AMHS Group Views Dante and Canova Exhibits
On July 9, 2023, a group of 13 AMHS members and friends toured the exhibit, “Going through Hell: The Divine Dante“ at the National Gallery of Art in Washington, D.C. The exhibit explores the influence of the Divine Comedy in 20 works of art from the collection of the National Gallery beginning with the 16th-century painting, Allegorical Portrait of Dante. The works in the exhibit range from rare early printed editions of the Divine Comedy to sculptures by Auguste Rodin who created them initially for his monumental project, The Gates of Hell, to works on paper from the 15th to the 20th century by William Blake and Robert Rauschenberg.
The group also used the opportunity to visit the exhibit “Canova: Sketching in Clay.“ Canova is one of the most famous artists of the revolutionary period in Europe. Working with his hands and small tools, Canova produced sketch models in clay. These models helped him plan his designs for his large statues in marble. More than 30 of his 60 or so surviving models were on display. Canova was born in 1757 in the commune of Possagno in the province of Treviso in the region of Veneto, Italy. Both his father and his grandfather were sculptors and stone carvers. Following the exhibit visits, the group had lunch together in the Cascades Café on the ground floor of the Gallery. Thanks to AMHS members Mark Lino, Chris Renneker, and Maria D’Andrea-Yothers for organizing this cultural and social outing.
Farewell to Fr. Diego Purcielli
By Nancy DeSanti
A farewell potluck lunch was held in the newly renovated Casa Italiana on Sunday, July 16, 2023, for Holy Rosary priest, Diego Puricelli, with many AMHS members in attendance. Father Diego returned to Rome on July 19, after completing his doctoral studies in bioethics at Georgetown University.
The organizer of the event was AMHS member, Maria Marigliano, who invited various organizations to say a few words about Father Diego. On behalf of the AMHS, Nancy DeSanti said that Father Diego had been a real blessing to the parish, but he had also brightened our AMHS events at Casa Italiana with his presence. She added: “I especially remember Father Diego discussing his doctoral studies with our Nobel Prize-winning speaker, Dr. John Mather, last January. Also, we noticed and appreciate how he greets parishioners coming to Mass and chats with them. So, while we are sad that he is leaving us, we are glad that he has successfully completed his studies here and is moving on to the next chapter of his life, in Italy, where he will be able to see his family. So, to Father Diego, we say ‘thank you’ for the blessing you have been to all of us.”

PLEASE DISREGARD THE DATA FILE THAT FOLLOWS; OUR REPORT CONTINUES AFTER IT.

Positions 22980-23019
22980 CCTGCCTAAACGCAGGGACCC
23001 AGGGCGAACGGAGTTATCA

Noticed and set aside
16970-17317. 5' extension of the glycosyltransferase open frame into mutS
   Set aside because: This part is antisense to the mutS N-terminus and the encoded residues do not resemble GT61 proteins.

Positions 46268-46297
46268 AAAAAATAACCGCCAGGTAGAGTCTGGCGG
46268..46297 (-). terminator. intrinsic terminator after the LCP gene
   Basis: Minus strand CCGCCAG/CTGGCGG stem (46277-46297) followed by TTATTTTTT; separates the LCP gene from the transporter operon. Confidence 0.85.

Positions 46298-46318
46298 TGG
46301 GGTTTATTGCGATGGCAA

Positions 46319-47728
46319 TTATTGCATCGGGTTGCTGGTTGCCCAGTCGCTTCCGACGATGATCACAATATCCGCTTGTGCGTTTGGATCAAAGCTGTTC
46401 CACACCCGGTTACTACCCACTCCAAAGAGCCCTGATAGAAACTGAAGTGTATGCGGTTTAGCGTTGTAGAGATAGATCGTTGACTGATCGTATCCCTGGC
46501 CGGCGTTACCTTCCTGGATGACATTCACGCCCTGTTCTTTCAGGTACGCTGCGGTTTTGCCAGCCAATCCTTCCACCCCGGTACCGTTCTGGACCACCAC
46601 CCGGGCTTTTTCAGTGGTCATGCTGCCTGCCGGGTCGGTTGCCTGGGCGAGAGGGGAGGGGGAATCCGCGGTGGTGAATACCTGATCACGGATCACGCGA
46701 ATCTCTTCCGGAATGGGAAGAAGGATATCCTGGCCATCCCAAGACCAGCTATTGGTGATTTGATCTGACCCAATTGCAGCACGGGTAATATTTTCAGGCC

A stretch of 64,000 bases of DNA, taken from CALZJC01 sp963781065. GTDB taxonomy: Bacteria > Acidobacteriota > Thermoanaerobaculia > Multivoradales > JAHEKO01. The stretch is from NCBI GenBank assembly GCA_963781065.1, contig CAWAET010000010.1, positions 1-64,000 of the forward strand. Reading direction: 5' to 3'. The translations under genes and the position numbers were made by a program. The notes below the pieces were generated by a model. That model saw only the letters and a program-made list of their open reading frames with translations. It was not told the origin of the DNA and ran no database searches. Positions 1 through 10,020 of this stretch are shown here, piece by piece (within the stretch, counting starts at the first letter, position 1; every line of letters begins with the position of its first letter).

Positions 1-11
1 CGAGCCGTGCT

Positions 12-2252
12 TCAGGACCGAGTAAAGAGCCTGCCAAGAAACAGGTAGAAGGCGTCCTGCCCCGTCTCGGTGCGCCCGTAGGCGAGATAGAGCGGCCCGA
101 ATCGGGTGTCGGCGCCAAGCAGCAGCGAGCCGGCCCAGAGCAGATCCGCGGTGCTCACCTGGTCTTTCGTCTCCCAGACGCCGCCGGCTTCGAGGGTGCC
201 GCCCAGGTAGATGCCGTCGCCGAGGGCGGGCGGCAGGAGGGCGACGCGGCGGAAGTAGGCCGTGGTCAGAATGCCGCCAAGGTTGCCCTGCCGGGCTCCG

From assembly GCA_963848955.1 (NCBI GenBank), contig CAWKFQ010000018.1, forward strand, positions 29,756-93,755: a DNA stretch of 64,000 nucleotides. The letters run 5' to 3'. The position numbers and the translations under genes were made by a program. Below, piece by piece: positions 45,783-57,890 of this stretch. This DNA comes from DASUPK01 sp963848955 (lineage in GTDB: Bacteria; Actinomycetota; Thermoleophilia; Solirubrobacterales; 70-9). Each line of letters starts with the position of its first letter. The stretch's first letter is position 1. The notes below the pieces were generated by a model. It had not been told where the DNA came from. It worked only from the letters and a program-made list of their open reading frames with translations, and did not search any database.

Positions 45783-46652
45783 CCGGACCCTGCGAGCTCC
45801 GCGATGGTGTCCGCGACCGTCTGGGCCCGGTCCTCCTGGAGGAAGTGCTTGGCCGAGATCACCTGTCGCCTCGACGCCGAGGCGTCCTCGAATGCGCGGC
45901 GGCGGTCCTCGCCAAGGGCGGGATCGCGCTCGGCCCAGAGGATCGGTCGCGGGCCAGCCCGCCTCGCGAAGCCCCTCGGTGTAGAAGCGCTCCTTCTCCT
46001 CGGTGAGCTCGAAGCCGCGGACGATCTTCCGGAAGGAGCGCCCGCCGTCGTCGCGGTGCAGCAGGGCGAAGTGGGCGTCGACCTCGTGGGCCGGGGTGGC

At Mass the following Sunday, a message from Father Diego was read, thanking everyone for his warm send-off, which he said he will always remember and appreciated so much.
Gathering of the Clan
AMHS Visits Da Vinci Exhibit
By Mark Lino
On August 21, members of AMHS visited “Imagining the Future — Leonardo da Vinci: In the Mind of an Italian Genius” at the Martin Luther King Memorial Library in Washington, D.C., the last day of the show. The exhibit displayed drawings from Da Vinci’s Codex Atlanticus, which belongs to Milan’s Biblioteca Ambrosiana. This is the first time any part of the codex was ever seen in the United States. Twelve pages of Da Vinci’s drawings, diagrams, and notes made between 1478 and the artist’s death in 1519 were on display.
Among the illustrations were mechanical wings for possible human flight, a perpetual motion machine designed to be powered by water, and an underwater breathing device. These drawings show how far ahead of his time da Vinci was. Those of us on the tour were also struck by the preservation of these 500-year-old drawings. Some looked like they were drawn only a few years ago!
“Imagining the Future” was sponsored by Confindustria, Italy’s national chamber of commerce, and several Italian companies to mark the recent opening of Confindustria’s first Washington office. Now that the show has ended, Da Vinci’s drawings will return to Milan, but they will not be shown there anytime soon. According to the Washington Post, the fragile pages will be put in the dark for three years to give them a rest once back in Milan. This made their brief exhibition in Washington even more of a special occasion.
After the tour of the exhibit, AMHS members went to lunch at Matchbox Pizza. They have a clam pizza, which one does not see at many DC-area pizzerias but is popular in Massachusetts, where AMHS member Mark Lino grew up. Special thanks to Maria D’Andrea-Yothers for organizing the Da Vinci outing.